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5/4/2018 » 5/6/2018
Alumni Weekend 2018

Latest News: Press Release

George School Introduces Four New Religion Courses as Students Return from Summer Service Trips

Tuesday, August 26, 2008  
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When classes begin on Monday, September 1, 2008, George School will begin its 115th year of operation with four new course offerings in its religion curriculum: Essentials of a Friends Community, Faith Traditions, Spiritual Practices, and Holistic Health. George School’s religion curriculum also includes three other established courses (The Biblical Experience, Quaker Faith and Practice, and Health Topics) and a longstanding service program.

The expansion of the religion curriculum is one result of George School’s recent, five-year curriculum review process. Religion Department Head Maria Crosman said, “We agreed that it was important to increase course content about major world religions and to provide new students with a more extensive introduction to core Quaker principles such as integrity, simplicity, equality, and service. I am particularly excited about Essentials of a Friends Community, a new required course for freshmen and new sophomores. It uses a combination of classroom activities and experiential learning to educate students about living responsibly in a Quaker community. The course includes a valuable introduction to the school’s service program.”

As part of George School’s service program, each student is required to perform an on-campus service job (known as a “co-op” assignment) for 60 to 90 minutes per week each year. Maria, who played a key role in this program during her more than thirty years at George School, explains, “The co-op program was established in 1942. It offers an important opportunity for students to strengthen their work ethic and demonstrate responsibility. In keeping with the Quaker principle of equality, it also helps students to appreciate the value of all types of work.” Co-op assignments can involve work such as tidying a classroom or helping out in the George School Children’s Center. All students begin co-op by working in the dining room. During some class sessions of Essentials of a Friends Community, teachers will work side by side with their students in the dining room. “This component of the course demonstrates that each person has a responsibility to contribute to the school community,” Maria said.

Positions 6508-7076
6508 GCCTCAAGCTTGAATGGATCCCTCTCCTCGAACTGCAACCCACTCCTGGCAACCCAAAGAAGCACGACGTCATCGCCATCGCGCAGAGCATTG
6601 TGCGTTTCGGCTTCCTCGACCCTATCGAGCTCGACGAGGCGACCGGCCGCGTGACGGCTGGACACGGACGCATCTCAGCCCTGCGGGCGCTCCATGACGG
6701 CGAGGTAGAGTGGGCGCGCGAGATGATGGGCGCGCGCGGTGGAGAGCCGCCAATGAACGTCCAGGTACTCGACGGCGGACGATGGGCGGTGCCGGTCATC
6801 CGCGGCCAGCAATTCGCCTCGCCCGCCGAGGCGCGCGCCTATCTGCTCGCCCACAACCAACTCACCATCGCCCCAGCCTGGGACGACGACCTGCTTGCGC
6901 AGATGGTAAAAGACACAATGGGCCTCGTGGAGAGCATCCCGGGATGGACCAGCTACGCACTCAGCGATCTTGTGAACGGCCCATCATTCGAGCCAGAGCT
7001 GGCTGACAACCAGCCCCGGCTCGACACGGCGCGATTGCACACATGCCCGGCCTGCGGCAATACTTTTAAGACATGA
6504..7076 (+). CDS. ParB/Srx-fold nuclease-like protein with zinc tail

George School’s service program also requires each student to take part in one significant service project of at least sixty-five hours during the junior or senior year. Students can choose to devise an independent project, to engage in local service with an organization such as Woods Services in Langhorne, Pennsylvania—a longtime partner of George School’s service program—or to take part in a school-organized service trip. All service projects must involve face-to-face interaction with members of an underserved community. When classes begin for the 2008-09 year, students who participated in George School service projects in Arizona, coastal Louisiana, and Washington DC this past summer will return to the classroom for the first time since their trips. Descriptions of the trips follow:

Arizona: Students worked as teachers’ aides in the Kayenta Primary School, helping at-risk elementary age children. Homestays with local families provided the opportunity for students to experience the daily life and culture on a Navajo Reservation.

Coastal Louisiana: Students worked with the Beacon of Hope organization, reinforcing its efforts to clean up New Orleans neighborhoods devastated by Hurricane Katrina. Students stayed at St. Augustine’s Church, which offers volunteer housing.

Washington DC: Students volunteered at Martha’s Table, DC Central Kitchen, and other area soup kitchens. They spent their time preparing and serving meals for DC’s significant homeless and underserved populations as well as performing basic maintenance tasks, using the Washington Youth Hostel as home base.